In late 1998 the International Gemini Project Office identified a need for a low cost, near-infrared spectrograph to be commissioned on the Gemini South telescope on the shortest possible timescale. In response, the Research School of Astronomy and Astrophysics of the Australian National University proposed to design, construct, and commission a near-infrared, integral-field spectrograph on Gemini. The science drivers and novel design of the Near-infrared Integral-Field Spectrograph (NIFS) are described in this paper. NIFS will achieve significant economies in cost and schedule in several ways:
• By addressing targeted science with high efficiency. NIFS will primarily target velocity measurements in galaxies to study the demographics of black holes in galactic nuclei and the evolution of structural properties in high redshift galaxies. However, NIFS will also be applied to a wide range of general astronomical topics, but these will not dictate the instrument design.
• By adopting a largely fixed-format design. A 3·2″ × 3·2″ ‘stair-case’ integral field unit (IFU) will feed a near-infrared spectrograph with four fixed-angle gratings mounted on a single grating wheel. A single, fixed-format camera will form the spectral image on a 2048 × 2048 Rockwell HgCdTe HAWAII-2 array. Two-pixel spectral resolving powers of ∼5400 will be achieved with complete wavelength coverage in each of the J, H, and K photometric bands through 32 optimally sampled 0·1″ wide slitlets. The velocity resolution of ∼55 km s−1 will be sufficient to achieve the targeted science objectives, and will allow software rejection of OH airglow lines.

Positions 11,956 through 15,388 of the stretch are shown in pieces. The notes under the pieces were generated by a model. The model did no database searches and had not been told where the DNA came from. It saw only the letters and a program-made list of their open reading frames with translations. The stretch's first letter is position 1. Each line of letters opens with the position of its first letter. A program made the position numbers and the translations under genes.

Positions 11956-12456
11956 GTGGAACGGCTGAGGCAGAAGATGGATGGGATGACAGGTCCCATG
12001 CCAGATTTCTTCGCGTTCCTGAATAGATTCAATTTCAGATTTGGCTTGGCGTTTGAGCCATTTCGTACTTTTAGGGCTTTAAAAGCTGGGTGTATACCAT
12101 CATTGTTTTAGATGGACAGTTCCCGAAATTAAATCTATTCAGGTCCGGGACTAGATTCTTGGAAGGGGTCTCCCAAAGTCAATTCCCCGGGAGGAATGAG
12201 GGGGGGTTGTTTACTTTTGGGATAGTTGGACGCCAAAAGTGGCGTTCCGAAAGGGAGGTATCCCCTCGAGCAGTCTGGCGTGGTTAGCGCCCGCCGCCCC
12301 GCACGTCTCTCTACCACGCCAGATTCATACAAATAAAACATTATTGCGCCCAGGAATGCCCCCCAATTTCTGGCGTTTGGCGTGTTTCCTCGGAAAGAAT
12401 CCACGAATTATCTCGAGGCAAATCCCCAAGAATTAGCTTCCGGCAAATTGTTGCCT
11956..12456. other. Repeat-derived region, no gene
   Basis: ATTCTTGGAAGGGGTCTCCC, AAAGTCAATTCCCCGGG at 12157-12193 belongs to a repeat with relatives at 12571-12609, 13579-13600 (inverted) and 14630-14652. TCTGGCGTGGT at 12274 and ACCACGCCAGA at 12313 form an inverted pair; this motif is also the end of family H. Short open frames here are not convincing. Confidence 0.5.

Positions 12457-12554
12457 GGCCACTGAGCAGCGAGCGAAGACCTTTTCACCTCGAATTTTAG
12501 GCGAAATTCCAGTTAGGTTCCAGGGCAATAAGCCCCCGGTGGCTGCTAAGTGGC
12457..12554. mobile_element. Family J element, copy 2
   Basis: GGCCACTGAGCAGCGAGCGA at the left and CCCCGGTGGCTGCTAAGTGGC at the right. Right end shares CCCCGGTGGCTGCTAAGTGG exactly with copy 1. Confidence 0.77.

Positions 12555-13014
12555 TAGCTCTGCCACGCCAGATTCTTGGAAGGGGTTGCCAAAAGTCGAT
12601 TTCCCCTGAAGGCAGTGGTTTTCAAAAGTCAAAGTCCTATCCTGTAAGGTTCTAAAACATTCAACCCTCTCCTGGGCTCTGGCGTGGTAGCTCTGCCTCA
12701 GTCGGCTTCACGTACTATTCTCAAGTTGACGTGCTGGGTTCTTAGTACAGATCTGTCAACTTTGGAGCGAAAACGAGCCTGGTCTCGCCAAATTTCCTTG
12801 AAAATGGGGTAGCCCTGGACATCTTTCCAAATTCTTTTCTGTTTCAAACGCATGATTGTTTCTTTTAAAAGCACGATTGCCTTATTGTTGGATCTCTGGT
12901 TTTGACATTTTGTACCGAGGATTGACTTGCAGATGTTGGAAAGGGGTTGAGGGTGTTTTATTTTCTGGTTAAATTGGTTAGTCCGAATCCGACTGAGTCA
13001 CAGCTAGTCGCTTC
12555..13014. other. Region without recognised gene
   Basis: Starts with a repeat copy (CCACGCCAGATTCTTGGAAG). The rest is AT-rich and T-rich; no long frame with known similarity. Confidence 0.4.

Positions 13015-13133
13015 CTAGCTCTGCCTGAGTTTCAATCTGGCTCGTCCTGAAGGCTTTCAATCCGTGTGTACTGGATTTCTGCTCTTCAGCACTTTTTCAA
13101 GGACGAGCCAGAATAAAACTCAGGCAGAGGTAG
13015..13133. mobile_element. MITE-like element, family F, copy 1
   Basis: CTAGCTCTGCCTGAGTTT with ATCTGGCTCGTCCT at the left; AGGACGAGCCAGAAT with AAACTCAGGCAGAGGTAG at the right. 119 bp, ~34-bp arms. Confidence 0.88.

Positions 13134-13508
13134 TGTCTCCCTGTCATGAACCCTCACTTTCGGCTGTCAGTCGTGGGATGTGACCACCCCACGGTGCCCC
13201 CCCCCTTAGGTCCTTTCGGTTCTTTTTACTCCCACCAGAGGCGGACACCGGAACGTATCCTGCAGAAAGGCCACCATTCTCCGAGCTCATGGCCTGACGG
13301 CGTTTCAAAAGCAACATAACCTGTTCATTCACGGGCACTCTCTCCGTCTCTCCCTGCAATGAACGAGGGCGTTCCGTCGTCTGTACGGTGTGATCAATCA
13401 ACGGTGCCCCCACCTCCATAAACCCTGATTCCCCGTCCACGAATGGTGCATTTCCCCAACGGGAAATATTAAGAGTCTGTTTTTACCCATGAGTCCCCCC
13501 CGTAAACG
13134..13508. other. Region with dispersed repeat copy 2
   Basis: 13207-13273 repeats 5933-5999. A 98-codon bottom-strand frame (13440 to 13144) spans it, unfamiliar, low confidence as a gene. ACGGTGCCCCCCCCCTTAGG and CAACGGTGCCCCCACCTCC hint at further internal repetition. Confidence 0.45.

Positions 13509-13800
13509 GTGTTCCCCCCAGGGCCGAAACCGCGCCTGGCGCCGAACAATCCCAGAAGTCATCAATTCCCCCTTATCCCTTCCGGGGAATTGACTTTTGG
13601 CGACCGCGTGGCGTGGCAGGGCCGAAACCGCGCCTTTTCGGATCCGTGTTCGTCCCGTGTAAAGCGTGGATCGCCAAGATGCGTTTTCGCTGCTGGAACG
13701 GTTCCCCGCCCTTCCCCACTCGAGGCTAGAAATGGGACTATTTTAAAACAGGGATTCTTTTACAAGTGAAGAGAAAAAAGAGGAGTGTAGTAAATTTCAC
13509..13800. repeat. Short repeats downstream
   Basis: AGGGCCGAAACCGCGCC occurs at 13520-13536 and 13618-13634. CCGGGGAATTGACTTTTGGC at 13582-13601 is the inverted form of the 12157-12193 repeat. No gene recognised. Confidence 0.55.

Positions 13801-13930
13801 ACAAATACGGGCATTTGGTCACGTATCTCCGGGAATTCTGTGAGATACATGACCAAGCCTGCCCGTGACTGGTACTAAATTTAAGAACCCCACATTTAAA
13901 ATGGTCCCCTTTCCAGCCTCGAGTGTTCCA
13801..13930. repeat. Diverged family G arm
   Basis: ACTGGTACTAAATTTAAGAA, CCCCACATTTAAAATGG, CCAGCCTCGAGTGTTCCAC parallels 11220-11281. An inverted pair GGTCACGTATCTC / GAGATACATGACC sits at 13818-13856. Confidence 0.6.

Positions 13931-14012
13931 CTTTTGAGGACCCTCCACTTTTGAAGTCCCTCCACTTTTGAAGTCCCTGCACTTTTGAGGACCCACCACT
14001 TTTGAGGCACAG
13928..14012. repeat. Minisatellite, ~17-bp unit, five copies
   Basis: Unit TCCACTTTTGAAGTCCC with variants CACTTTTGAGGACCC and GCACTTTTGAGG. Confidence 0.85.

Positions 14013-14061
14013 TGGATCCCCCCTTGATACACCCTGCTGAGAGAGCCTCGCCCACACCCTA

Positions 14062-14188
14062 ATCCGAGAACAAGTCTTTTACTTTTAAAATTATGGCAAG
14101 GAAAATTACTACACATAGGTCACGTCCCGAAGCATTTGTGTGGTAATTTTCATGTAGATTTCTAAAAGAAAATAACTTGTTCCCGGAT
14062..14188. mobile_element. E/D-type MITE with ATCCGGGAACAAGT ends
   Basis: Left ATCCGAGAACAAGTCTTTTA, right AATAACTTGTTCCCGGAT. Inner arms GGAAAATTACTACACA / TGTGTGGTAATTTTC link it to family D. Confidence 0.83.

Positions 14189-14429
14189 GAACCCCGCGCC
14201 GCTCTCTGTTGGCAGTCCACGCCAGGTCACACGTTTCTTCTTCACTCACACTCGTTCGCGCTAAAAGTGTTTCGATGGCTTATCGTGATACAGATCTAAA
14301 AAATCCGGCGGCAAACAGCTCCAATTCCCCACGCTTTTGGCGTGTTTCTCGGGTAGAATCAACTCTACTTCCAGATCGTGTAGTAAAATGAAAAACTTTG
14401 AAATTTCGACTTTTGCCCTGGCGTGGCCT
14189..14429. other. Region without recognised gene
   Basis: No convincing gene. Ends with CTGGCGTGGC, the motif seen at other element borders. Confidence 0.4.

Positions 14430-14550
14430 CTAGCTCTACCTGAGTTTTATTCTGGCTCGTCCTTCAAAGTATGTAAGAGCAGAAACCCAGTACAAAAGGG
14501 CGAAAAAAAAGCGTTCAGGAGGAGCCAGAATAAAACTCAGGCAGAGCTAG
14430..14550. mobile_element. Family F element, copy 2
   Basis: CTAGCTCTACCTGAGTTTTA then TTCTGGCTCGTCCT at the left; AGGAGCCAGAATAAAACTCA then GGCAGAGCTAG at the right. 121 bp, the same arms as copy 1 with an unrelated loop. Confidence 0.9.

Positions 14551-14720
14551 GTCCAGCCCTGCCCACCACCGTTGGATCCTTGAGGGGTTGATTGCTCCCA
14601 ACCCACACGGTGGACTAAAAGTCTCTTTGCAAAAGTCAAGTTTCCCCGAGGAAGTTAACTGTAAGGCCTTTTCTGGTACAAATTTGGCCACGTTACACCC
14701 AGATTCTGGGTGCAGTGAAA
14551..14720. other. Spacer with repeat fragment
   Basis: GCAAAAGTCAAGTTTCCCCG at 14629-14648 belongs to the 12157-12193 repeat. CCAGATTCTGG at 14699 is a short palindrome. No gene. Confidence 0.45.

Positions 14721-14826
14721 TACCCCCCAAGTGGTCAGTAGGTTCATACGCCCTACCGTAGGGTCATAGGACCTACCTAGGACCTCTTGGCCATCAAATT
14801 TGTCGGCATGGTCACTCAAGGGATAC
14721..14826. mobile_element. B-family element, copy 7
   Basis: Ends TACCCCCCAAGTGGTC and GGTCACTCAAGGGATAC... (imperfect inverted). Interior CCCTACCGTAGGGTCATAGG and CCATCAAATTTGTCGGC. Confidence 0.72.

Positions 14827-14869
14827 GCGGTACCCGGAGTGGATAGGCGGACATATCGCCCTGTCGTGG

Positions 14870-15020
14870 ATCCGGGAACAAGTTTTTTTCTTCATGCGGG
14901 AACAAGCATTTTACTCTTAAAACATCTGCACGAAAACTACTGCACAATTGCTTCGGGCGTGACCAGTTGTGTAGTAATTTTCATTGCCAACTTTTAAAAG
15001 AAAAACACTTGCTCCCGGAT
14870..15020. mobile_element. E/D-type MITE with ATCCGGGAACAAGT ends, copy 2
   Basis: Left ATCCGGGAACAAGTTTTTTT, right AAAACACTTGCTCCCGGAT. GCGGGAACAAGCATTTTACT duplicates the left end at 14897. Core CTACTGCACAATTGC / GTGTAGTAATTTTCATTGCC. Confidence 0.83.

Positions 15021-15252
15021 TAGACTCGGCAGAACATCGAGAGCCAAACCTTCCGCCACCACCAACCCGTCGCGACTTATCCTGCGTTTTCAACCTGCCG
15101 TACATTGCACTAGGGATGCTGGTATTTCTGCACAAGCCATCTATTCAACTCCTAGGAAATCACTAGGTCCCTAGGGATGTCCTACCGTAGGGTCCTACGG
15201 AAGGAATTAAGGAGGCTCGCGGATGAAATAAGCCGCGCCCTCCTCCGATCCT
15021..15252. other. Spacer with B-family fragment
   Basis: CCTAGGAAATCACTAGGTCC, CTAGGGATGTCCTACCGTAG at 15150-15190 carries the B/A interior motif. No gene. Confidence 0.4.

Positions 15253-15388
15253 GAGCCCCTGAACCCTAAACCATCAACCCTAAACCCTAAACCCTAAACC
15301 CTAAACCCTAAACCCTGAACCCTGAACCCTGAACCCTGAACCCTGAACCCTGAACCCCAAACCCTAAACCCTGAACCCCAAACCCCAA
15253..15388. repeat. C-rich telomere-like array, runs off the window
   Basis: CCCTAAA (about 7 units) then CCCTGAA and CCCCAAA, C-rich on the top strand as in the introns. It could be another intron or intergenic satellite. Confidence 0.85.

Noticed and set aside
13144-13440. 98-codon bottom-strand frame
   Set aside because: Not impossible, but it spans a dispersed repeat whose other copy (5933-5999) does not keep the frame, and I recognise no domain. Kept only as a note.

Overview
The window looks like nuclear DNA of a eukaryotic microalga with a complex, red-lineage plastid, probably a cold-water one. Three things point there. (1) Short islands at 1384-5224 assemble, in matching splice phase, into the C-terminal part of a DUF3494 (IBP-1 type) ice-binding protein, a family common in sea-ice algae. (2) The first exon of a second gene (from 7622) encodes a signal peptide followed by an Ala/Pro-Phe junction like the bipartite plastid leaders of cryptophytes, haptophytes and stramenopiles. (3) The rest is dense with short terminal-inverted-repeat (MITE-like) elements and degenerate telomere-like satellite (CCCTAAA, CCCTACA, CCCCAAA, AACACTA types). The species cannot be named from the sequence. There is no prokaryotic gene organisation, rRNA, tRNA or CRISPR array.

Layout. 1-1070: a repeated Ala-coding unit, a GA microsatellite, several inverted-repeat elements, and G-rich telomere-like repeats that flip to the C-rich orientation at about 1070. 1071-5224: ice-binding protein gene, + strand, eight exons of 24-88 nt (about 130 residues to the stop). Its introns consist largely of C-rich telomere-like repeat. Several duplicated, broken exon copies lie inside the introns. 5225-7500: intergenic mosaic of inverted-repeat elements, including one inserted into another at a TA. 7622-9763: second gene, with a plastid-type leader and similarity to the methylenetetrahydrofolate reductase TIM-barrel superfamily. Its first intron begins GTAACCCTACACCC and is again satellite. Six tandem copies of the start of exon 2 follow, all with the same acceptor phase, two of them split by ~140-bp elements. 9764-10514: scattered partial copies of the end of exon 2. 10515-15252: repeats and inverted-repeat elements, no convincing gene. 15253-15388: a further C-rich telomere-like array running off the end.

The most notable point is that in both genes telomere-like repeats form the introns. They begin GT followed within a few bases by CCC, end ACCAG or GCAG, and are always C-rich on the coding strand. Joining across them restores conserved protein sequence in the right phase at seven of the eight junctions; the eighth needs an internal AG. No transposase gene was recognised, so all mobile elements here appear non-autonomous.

• By packaging the NIFS instrument within a duplicate of the Near-Infrared Imager (NIRI) cryostat. The NIRI cryostat, On-Instrument Wavefront Sensor (OIWFS), detector focusing mechanism, control system, and EPICS software will all be duplicated with only minimal change. Construction of the duplicate NIRI cryostat, OIWFS, and control system will be done by the University of Hawaii.